ABUJA – The Central Bank of Nigeria (CBN) appears. determined to restore the lost glory of the palm oil sector in Nigeria. The bank on Monday held a meeting with stakeholders in the sector including three state governors – Governor Okezie Ikpeazu of Abia, Udom Emmanuel of Akwa Ibom State and Godwin Obaseki of Edo States. The three states form the core of Nigeria’s palm oil belt.
The CBN believes that resuscitating Nigeria’s Palm Oil sector is vital to the country’s growth objectives as a nation, and to its efforts at creating jobs for Nigerians.
“This meeting is indeed an important one as it brings together key players across the palm oil value chain, state governments, banks, and officials of the CBN, in order to examine the challenges faced by palm oil operators.
“We also hope to identify promising approaches that will help in revitalising this key sector and also enable Nigeria to regain its position as one of the leading global producers of palm oil, said Godwin Emefiele, governor of CBN while addressing the stakeholders in Abuja.
Emefiele recalled that in the late 50’s and 60’s, Nigeria was not only the world’s leading producer of palm oil, it was also the largest exporter of palm oil, with close to 40 percent of the global market share.
“Today we are a distant 5th among leading producers of palm oil; we barely produce up to 3% of the global supply of palm oil, with estimated production of 800,000 MT of palm oil, while countries like Malaysia and Indonesia produce 25 million and 41 million tonnes of palm oil, respectively.
“We have also become a net importer of palm oil, importing between 400,000 – 600,000 MT of palm oil in order to meet local demand for this commodity,” he said.
This is despite the availability of over 3million hectares of farmland for palm oil cultivation, production remains low at close to 2 tonnes per hectare, relative to a global benchmark of 25 tonnes per hectare. This is as a result of the maturation of existing palm trees, as some of these trees were planted in the 50’s, as well as low investment in replanting high yielding palm oil seeds. The usual life cycle for optimum palm production is 25 years.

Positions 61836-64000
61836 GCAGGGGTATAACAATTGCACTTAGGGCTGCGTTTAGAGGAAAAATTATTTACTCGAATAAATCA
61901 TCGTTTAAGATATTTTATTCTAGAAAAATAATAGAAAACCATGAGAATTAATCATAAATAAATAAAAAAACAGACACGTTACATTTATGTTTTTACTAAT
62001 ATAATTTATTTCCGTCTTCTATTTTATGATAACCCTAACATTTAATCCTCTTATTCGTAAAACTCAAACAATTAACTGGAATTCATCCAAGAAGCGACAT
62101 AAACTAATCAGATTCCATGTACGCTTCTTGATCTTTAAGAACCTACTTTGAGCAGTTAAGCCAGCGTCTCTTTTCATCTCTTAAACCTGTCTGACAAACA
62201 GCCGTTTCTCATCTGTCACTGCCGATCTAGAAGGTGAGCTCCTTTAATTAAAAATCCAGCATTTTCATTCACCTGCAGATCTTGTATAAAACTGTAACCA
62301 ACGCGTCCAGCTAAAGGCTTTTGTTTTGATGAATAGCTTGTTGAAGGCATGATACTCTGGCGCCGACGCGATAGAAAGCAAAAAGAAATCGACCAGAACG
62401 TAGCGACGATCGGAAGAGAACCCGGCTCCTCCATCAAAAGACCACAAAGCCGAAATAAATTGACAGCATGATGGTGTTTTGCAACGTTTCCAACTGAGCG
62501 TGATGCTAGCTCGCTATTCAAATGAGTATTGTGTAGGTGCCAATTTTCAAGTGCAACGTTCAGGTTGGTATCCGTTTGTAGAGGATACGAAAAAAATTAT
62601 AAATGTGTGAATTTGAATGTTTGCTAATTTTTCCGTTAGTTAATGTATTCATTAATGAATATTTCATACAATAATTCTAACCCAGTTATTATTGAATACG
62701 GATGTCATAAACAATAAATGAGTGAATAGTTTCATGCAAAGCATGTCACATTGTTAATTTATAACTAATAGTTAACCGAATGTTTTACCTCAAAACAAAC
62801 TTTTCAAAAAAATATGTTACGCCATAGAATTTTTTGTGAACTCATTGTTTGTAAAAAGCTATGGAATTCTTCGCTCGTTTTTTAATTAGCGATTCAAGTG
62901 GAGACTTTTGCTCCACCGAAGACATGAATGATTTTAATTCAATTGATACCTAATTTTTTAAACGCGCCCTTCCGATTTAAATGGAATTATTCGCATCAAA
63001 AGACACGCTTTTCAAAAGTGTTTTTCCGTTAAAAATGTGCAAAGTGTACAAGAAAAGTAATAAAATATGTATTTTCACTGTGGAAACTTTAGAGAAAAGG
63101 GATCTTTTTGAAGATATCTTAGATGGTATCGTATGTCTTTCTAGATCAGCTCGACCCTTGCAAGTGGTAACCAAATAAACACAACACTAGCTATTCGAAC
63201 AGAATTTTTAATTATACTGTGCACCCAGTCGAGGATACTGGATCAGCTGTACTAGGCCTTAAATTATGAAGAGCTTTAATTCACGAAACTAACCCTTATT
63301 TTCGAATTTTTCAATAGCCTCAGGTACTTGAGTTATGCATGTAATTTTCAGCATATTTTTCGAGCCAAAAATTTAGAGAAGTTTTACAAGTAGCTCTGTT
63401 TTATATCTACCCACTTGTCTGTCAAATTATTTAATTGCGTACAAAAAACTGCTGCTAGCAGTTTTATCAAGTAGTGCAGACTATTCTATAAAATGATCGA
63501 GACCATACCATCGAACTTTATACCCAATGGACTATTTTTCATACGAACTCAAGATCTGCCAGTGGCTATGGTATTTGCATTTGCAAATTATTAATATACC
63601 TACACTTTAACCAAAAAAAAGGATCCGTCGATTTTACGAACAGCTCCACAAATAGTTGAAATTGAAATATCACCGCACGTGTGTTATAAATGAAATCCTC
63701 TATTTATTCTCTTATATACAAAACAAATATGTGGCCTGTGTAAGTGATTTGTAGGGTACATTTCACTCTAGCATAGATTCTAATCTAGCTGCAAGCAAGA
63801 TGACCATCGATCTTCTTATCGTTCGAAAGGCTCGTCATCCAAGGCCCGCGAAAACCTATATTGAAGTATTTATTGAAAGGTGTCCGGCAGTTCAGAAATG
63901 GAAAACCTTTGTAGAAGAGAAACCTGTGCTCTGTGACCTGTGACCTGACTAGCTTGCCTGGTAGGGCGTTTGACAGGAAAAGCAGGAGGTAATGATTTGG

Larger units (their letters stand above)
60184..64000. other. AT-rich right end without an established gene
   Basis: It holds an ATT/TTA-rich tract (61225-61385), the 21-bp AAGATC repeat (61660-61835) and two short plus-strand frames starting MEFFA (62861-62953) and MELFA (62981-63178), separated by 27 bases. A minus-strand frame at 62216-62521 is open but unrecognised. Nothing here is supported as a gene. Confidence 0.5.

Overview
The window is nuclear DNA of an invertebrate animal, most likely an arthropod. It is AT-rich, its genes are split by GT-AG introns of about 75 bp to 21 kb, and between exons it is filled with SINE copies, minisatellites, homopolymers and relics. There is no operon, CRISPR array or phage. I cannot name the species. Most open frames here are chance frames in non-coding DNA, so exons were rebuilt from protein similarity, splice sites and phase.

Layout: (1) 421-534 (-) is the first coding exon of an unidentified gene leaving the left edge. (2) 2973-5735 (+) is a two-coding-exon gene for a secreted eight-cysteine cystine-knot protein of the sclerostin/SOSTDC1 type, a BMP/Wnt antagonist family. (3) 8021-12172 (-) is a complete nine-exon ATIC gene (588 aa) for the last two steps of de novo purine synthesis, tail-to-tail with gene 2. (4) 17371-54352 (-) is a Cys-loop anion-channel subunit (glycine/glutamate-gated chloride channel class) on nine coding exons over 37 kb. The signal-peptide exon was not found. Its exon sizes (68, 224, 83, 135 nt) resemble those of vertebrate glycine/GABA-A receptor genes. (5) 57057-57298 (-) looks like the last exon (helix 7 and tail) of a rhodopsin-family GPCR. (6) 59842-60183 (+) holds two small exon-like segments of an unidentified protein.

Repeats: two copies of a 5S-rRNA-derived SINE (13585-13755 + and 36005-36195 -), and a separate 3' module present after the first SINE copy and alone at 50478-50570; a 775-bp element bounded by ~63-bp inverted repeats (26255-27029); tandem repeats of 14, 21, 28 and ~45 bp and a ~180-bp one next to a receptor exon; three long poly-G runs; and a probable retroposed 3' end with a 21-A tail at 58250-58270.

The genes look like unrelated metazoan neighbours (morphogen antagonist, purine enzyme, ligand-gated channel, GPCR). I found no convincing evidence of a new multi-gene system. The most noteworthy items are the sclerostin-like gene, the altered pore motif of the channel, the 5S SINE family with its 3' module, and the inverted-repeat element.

According to the CBN governor, “If we had kept pace with our peers in supporting improved cultivation of palm oil, at the current global market price of $600 per tonne, and an assumed production level of 16m tonnes, Nigeria could have generated close to $10bn worth of foreign exchange for the country. This analysis does not take into consideration the amount of jobs that could have been created in our rural communities from large scale small holder developments.”
He said: “This conversation is indeed important as it forms part of our overall strategy to reduce our reliance on crude oil imports, diversify the productive base of our economy, create jobs and conserve our foreign exchange.
“Despite placing oil palm in the forex exclusion list, official figures indicate that importation of palm oil had declined by about 40 per cent from the peak of 506,000 MTs in 2014 to 302,000 MT in 2017.
“This indicates that Nigeria still expends close to $500 million on oil palm importation annually and we are determined to change this narrative. We intend to support improved production of palm oil to meet not only the domestic needs of the market, but to also increase our exports in order to improve our forex earnings,” he said.